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Expertise is perceived from both sound and body movement in musical performance.
Hum Mov Sci. 2012 Oct; 31(5):1137-50.HM

Abstract

Music is a rich form of nonverbal communication, in which the movements that expert musicians make during performance can influence the perception of expressive and structural features of the music. Whether the actual skill of a musician is perceivable from vision of movement was examined. In Experiment 1, musicians and non-musicians rated performances by novice, intermediate and expert clarinettists from point-light animations of their movements, sound recordings, or both. Performances by clarinettists of more advanced skill level were rated significantly higher from vision of movements, although this effect was stronger when sound was also presented. In Experiment 2, movements and sound from the novice and expert clarinettists' performances were switched for half the presentations, and were matched for the rest. Ratings of novice music were significantly higher when presented with expert movements, although the opposite was not found for expert sound presented with novice movements. No perceptual effect of raters' own level of musicianship was found in either experiment. These results suggest that expertise is perceivable from vision of musicians' body movements, although perception of skill from sound is dominant. The results from Experiment 2 further indicate a cross-modal effect of vision and audition on the perception of musical expertise.

Authors+Show Affiliations

School of Music and Sonic Arts, Queen's University Belfast, Belfast, UK. m.rodger@qub.ac.ukNo affiliation info availableNo affiliation info available

Pub Type(s)

Journal Article
Research Support, Non-U.S. Gov't

Language

eng

PubMed ID

22698837

Citation

Rodger, Matthew W M., et al. "Expertise Is Perceived From Both Sound and Body Movement in Musical Performance." Human Movement Science, vol. 31, no. 5, 2012, pp. 1137-50.
Rodger MW, Craig CM, O'Modhrain S. Expertise is perceived from both sound and body movement in musical performance. Hum Mov Sci. 2012;31(5):1137-50.
Rodger, M. W., Craig, C. M., & O'Modhrain, S. (2012). Expertise is perceived from both sound and body movement in musical performance. Human Movement Science, 31(5), 1137-50. https://doi.org/10.1016/j.humov.2012.02.012
Rodger MW, Craig CM, O'Modhrain S. Expertise Is Perceived From Both Sound and Body Movement in Musical Performance. Hum Mov Sci. 2012;31(5):1137-50. PubMed PMID: 22698837.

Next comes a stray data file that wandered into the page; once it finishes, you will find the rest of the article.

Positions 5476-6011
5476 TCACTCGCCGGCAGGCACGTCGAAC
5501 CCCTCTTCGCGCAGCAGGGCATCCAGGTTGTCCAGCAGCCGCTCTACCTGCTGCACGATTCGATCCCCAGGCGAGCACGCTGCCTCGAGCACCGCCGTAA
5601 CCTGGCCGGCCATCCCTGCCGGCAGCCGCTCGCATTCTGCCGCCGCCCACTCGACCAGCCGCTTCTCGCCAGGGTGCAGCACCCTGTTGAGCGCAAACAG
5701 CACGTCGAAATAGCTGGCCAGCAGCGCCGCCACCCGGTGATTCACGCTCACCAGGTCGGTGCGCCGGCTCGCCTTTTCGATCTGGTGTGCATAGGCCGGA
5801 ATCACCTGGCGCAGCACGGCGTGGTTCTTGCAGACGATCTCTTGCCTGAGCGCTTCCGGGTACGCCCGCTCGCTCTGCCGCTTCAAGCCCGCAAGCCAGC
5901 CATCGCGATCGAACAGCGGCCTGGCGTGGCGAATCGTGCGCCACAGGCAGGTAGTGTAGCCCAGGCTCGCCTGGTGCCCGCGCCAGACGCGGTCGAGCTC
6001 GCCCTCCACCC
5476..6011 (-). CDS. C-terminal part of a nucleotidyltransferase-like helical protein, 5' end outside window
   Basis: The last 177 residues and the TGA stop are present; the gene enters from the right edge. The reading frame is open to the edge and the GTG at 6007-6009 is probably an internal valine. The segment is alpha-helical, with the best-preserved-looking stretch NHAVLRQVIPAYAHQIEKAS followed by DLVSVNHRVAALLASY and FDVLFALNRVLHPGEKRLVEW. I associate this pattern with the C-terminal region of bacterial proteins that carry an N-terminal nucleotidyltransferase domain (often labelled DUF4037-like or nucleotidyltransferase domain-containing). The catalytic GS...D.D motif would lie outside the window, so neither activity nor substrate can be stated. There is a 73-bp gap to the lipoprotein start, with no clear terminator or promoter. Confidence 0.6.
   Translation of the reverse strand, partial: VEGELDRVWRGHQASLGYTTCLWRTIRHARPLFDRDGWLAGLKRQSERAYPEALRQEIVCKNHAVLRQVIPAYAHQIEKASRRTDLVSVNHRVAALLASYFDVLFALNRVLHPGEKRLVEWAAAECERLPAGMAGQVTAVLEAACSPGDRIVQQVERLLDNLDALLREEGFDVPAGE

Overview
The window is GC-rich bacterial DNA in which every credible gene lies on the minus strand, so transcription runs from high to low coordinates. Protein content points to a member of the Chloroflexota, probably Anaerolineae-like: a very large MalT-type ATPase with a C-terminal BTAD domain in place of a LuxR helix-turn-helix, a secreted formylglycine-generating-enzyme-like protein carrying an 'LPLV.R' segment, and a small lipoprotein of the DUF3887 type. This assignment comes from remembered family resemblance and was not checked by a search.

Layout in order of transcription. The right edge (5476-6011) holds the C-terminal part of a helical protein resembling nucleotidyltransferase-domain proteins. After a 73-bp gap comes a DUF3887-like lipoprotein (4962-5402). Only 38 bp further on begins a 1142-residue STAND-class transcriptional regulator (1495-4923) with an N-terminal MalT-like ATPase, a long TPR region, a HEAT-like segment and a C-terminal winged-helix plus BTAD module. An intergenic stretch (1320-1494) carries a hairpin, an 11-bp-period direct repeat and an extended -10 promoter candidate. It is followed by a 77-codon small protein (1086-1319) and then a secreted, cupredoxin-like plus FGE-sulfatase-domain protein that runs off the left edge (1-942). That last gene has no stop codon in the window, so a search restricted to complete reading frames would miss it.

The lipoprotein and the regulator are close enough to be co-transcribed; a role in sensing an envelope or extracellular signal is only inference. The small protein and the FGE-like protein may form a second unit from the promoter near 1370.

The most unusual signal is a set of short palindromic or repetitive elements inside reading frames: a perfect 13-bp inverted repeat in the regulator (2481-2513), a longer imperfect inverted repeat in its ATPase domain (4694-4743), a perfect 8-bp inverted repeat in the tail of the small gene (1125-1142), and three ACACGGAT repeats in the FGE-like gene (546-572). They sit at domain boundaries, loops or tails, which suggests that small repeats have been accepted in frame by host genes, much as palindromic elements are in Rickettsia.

* Article titles in AMA citation format should be in sentence-case
TY - JOUR T1 - Expertise is perceived from both sound and body movement in musical performance. AU - Rodger,Matthew W M, AU - Craig,Cathy M, AU - O'Modhrain,Sile, Y1 - 2012/06/12/ PY - 2011/08/02/received PY - 2011/12/19/revised PY - 2012/02/19/accepted PY - 2012/6/16/entrez PY - 2012/6/16/pubmed PY - 2013/5/18/medline SP - 1137 EP - 50 JF - Human movement science JO - Hum Mov Sci VL - 31 IS - 5 N2 - Music is a rich form of nonverbal communication, in which the movements that expert musicians make during performance can influence the perception of expressive and structural features of the music. Whether the actual skill of a musician is perceivable from vision of movement was examined. In Experiment 1, musicians and non-musicians rated performances by novice, intermediate and expert clarinettists from point-light animations of their movements, sound recordings, or both. Performances by clarinettists of more advanced skill level were rated significantly higher from vision of movements, although this effect was stronger when sound was also presented. In Experiment 2, movements and sound from the novice and expert clarinettists' performances were switched for half the presentations, and were matched for the rest. Ratings of novice music were significantly higher when presented with expert movements, although the opposite was not found for expert sound presented with novice movements. No perceptual effect of raters' own level of musicianship was found in either experiment. These results suggest that expertise is perceivable from vision of musicians' body movements, although perception of skill from sound is dominant. The results from Experiment 2 further indicate a cross-modal effect of vision and audition on the perception of musical expertise. SN - 1872-7646 UR - https://www.unboundmedicine.com/medline/citation/22698837/Expertise_is_perceived_from_both_sound_and_body_movement_in_musical_performance_ L2 - https://linkinghub.elsevier.com/retrieve/pii/S0167-9457(12)00037-1 DB - PRIME DP - Unbound Medicine ER -